When developing an iOS app, you can specify a set of “launch images” within Xcode. Apple’s iOS Human Interface document informs the developer that these are required for every app, although this must be referring to the “app store polish” because for building and running the app, there is no technical requirement for having these images – apps run just fine without them. The biggest problem I have with the launch images, or rather, Apple’s design of them is this, from the guidelines:
Avoid using your launch image as an opportunity to provide:
Because users are likely to switch among applications frequently, you should make every effort to cut launch time to a minimum, and you should design a launch image that downplays the experience rather than drawing attention to it.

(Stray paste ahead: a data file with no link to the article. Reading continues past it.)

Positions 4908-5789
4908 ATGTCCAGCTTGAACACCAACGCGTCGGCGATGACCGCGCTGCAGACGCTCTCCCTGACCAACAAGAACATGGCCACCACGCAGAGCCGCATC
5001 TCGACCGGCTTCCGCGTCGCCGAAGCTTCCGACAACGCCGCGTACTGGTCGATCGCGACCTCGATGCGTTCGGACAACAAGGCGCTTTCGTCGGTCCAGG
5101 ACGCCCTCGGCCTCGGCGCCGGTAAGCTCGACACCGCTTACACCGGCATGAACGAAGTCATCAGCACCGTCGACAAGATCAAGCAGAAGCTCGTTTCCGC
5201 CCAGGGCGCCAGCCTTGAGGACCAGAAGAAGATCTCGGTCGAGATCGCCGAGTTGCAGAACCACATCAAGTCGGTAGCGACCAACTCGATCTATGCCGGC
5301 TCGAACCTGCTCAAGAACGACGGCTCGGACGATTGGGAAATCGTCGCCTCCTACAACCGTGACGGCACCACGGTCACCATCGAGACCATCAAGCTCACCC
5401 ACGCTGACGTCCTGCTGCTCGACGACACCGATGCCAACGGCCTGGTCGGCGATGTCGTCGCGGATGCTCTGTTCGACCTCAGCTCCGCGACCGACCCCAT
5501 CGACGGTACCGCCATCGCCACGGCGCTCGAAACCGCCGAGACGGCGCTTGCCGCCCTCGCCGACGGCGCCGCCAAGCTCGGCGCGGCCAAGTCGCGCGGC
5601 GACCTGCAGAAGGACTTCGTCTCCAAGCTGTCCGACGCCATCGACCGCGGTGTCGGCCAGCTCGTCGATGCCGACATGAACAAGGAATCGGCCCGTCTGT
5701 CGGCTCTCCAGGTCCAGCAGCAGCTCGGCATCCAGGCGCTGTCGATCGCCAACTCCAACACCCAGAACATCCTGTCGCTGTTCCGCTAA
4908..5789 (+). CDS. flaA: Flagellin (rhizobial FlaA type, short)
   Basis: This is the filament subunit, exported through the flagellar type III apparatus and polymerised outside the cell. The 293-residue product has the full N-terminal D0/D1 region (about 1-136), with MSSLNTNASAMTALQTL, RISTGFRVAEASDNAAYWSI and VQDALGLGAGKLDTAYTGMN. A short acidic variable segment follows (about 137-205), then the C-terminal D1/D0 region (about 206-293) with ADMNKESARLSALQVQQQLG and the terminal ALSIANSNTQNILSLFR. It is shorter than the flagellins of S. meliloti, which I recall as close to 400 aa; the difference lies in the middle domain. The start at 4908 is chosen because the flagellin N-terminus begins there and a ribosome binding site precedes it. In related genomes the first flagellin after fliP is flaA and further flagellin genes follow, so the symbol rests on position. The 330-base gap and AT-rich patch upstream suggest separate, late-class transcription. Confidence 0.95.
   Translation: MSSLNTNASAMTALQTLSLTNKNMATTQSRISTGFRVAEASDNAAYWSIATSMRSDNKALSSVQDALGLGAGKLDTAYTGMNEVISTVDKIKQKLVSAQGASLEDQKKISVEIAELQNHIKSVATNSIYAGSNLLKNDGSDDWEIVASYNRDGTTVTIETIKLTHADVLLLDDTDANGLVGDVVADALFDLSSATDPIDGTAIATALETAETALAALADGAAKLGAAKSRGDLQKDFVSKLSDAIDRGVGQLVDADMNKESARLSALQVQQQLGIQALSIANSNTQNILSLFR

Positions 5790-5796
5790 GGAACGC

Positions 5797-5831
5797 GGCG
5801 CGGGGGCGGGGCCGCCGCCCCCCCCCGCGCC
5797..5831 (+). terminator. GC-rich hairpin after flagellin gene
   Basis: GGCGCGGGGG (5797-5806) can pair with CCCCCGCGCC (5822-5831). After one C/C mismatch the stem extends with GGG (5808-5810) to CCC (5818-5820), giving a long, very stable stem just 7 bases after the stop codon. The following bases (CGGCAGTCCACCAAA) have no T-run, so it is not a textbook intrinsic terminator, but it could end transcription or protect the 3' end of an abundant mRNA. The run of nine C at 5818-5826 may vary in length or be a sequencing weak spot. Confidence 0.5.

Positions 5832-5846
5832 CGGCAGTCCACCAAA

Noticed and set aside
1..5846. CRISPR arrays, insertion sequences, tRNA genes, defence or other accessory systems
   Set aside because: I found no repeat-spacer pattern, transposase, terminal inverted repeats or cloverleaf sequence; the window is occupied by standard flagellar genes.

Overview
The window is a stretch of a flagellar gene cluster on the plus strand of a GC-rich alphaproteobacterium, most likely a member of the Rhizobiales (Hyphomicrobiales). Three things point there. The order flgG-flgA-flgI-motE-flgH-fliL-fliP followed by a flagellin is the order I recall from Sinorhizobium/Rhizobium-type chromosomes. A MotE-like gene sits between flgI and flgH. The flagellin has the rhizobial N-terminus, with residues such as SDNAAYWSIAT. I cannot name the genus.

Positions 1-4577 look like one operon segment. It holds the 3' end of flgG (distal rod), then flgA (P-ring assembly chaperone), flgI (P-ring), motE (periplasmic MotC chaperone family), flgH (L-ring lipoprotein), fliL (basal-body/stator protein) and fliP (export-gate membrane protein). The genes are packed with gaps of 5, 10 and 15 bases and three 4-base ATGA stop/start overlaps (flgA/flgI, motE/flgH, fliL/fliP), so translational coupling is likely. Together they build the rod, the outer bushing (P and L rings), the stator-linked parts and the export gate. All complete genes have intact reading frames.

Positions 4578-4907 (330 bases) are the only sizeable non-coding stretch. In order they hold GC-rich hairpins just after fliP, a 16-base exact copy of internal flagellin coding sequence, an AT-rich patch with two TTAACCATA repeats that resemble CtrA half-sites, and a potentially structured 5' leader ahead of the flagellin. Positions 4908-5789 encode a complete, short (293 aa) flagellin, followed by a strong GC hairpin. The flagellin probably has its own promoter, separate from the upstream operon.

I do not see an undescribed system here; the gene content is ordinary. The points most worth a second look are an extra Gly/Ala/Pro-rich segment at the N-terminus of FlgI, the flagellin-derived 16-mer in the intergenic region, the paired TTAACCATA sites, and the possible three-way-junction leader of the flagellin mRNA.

- An “application entry experience,” such as a splash screen
- An About window
- Branding elements, unless they are a static part of your application’s first screen
Generally, design a launch image that is identical to the first screen of the application.
The iOS calculator’s launch image is essentially just a screenshot of the calculator (although there is a slight color difference between the calculator “screen” color in the image from the actual UI) – which invariably causes me to start punching numbers into the calculator on an image because it looks and feels like the real UI.
Safari’s launch image includes the header and footer. In the header are the address and search boxes. Because these look and feel like the real app, I almost always tap on them to try to focus, but in reality, I’m attempting to focus by tapping on an image. This doesn’t make it feel like it loaded any faster just because it looks like safari is up and running, it makes it feel slower because it’s not responding to my taps.
Personally, the completely blank screen you get if you leave the launch images out of the app, because it lets me know it’s loading, but without excess elaborate splash screens.